HOUSTON, June 19 The Sandy Creek coal plant has
begun operating in McLennan County, a year later than planned
after the boiler was damaged during initial testing, an LS Power
official said this week.
The 925-megawatt coal-fired plant, one of only a few new
coal plants being completed across the country, has come online
in time to help the Electric Reliability Council of Texas
(ERCOT) meet power demand, which soars in the summer.
"We are economically dispatching the facility while
undertaking the remaining ERCOT testing," said George Scienski
of LS Power.
Forecasts for hotter-than-normal weather in Texas this
summer have reduced the amount of surplus electricity available
to the lowest level in a decade, raising the prospect for
frequent calls for conservation and possible rolling outages,
the grid agency has warned.
Also nearing completion to meet summer power demand is NRG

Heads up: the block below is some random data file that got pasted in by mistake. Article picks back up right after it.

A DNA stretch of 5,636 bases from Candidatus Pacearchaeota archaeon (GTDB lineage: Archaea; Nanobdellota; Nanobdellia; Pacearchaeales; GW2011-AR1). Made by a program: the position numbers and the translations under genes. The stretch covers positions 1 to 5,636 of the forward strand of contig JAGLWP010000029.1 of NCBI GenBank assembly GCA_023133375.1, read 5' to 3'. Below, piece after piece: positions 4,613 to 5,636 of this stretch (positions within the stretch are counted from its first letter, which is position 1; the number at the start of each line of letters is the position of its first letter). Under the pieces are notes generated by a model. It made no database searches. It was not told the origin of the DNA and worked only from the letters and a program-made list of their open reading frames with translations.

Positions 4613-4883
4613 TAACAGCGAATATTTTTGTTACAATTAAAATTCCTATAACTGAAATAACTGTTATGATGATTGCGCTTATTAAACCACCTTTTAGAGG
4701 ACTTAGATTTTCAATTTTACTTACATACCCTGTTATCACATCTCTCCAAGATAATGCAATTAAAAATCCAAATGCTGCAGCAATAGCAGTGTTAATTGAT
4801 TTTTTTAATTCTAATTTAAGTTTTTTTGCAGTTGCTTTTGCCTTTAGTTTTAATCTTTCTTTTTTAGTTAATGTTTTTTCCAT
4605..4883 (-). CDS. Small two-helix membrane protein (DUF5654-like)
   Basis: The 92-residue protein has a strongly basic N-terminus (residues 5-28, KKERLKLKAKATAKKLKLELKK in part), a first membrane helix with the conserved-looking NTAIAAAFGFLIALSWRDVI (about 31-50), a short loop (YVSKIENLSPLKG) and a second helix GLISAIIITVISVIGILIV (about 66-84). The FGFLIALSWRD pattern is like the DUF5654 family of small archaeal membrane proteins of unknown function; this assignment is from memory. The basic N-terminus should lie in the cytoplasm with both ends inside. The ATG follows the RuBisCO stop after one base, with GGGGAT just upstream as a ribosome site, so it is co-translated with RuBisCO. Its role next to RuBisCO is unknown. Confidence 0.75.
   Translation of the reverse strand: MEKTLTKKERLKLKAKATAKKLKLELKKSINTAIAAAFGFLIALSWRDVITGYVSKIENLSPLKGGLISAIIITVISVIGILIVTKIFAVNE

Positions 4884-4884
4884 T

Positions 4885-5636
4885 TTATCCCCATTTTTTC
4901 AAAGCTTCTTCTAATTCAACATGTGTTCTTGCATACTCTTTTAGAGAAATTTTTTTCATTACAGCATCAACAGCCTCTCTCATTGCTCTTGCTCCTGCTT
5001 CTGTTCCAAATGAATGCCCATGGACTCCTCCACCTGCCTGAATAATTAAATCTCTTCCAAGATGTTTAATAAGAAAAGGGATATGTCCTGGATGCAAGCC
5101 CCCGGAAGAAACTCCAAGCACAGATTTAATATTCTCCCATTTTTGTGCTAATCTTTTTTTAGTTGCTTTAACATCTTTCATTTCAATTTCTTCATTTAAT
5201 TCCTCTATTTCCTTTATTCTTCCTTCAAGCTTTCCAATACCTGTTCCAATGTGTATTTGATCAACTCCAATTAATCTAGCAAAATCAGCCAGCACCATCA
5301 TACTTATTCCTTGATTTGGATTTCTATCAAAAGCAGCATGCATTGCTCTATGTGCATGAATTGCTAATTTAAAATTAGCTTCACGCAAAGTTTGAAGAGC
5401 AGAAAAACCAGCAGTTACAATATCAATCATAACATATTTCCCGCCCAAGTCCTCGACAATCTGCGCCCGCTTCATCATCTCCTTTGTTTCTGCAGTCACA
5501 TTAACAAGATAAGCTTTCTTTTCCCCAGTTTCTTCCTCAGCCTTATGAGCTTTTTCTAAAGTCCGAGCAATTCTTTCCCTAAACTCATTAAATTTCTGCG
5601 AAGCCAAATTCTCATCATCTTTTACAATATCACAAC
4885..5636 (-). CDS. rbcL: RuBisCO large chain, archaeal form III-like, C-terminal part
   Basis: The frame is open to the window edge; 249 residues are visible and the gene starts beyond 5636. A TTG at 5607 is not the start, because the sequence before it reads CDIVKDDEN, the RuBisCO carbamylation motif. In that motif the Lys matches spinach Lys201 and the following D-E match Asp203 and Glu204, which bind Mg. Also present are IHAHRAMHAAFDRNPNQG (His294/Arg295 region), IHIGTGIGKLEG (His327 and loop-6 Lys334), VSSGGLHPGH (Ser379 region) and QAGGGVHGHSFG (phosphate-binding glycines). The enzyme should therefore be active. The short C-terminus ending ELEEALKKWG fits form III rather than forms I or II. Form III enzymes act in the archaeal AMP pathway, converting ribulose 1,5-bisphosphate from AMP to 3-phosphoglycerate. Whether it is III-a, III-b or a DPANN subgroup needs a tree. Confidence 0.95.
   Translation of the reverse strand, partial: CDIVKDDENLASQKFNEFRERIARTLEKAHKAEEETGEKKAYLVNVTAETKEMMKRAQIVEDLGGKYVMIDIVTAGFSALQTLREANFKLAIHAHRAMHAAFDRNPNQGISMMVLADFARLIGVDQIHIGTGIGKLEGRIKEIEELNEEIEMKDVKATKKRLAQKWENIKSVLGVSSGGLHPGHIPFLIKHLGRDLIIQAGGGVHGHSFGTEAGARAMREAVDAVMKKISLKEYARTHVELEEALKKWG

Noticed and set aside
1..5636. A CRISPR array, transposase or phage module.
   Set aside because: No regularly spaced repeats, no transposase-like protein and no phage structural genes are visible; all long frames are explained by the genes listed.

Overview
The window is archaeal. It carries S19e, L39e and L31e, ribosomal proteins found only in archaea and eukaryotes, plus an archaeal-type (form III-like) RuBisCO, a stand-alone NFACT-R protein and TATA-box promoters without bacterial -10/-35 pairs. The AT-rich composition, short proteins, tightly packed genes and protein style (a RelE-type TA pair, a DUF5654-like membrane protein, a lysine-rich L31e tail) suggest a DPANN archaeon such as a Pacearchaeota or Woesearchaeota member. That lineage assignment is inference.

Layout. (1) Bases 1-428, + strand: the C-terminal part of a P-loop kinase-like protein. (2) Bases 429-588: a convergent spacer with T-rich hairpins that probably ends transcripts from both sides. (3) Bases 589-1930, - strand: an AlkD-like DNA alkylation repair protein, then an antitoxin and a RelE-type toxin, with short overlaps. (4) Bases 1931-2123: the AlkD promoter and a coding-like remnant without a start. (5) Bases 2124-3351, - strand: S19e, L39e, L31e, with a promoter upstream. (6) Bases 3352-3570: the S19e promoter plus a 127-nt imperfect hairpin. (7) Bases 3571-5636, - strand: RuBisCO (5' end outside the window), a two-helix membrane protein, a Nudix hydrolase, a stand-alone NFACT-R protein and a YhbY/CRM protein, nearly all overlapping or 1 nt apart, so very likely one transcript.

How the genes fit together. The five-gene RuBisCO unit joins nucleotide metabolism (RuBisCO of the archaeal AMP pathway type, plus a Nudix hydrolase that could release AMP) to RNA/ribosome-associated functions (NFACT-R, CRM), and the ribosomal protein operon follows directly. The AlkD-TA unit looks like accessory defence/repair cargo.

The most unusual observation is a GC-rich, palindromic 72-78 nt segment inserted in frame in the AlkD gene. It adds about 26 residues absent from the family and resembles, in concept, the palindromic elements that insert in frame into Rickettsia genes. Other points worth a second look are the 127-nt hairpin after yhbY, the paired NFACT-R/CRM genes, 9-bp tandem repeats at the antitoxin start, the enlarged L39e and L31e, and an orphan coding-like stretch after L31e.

Energy's 75-MW "peaker" near Houston. The unit is in final
at the W.A. Parish plant near Houston and should be available to
supply power to the grid next month, a spokesman said on
Wednesday. NRG, the second largest power generator in Texas,
accelerated construction of the unit to boost the state's power
supply, which is not growing as fast as demand.
A peaker plant is able to start in minutes to meet high
demand. The Parish peaker will be available this summer and in
2014. After 2014, the unit is expected to support operation of a
post-combustion carbon capture system, which is in development
at the Parish site.
LS had expected Sandy Creek to begin producing electricity in
2012, but in October 2011 boiler tubes were overheated as the
plant was being test-fired, damaging the boiler and delaying the
Sandy Creek owners include privately held LS Power, with a
64 percent stake; Brazos Sandy Creek Electric Cooperative, with
a 25 percent stake; and the Lower Colorado River Authority, with
an 11 percent stake.
NRG and Dallas-based Luminant, the state's largest power
company, have also restarted some older power plants for the
summer. Luminant said it had restarted this month the Monticello
1 and 2 coal-fired units, each rated 583 MW, and NRG restarted
727 MW of older gas-fired generation near Houston.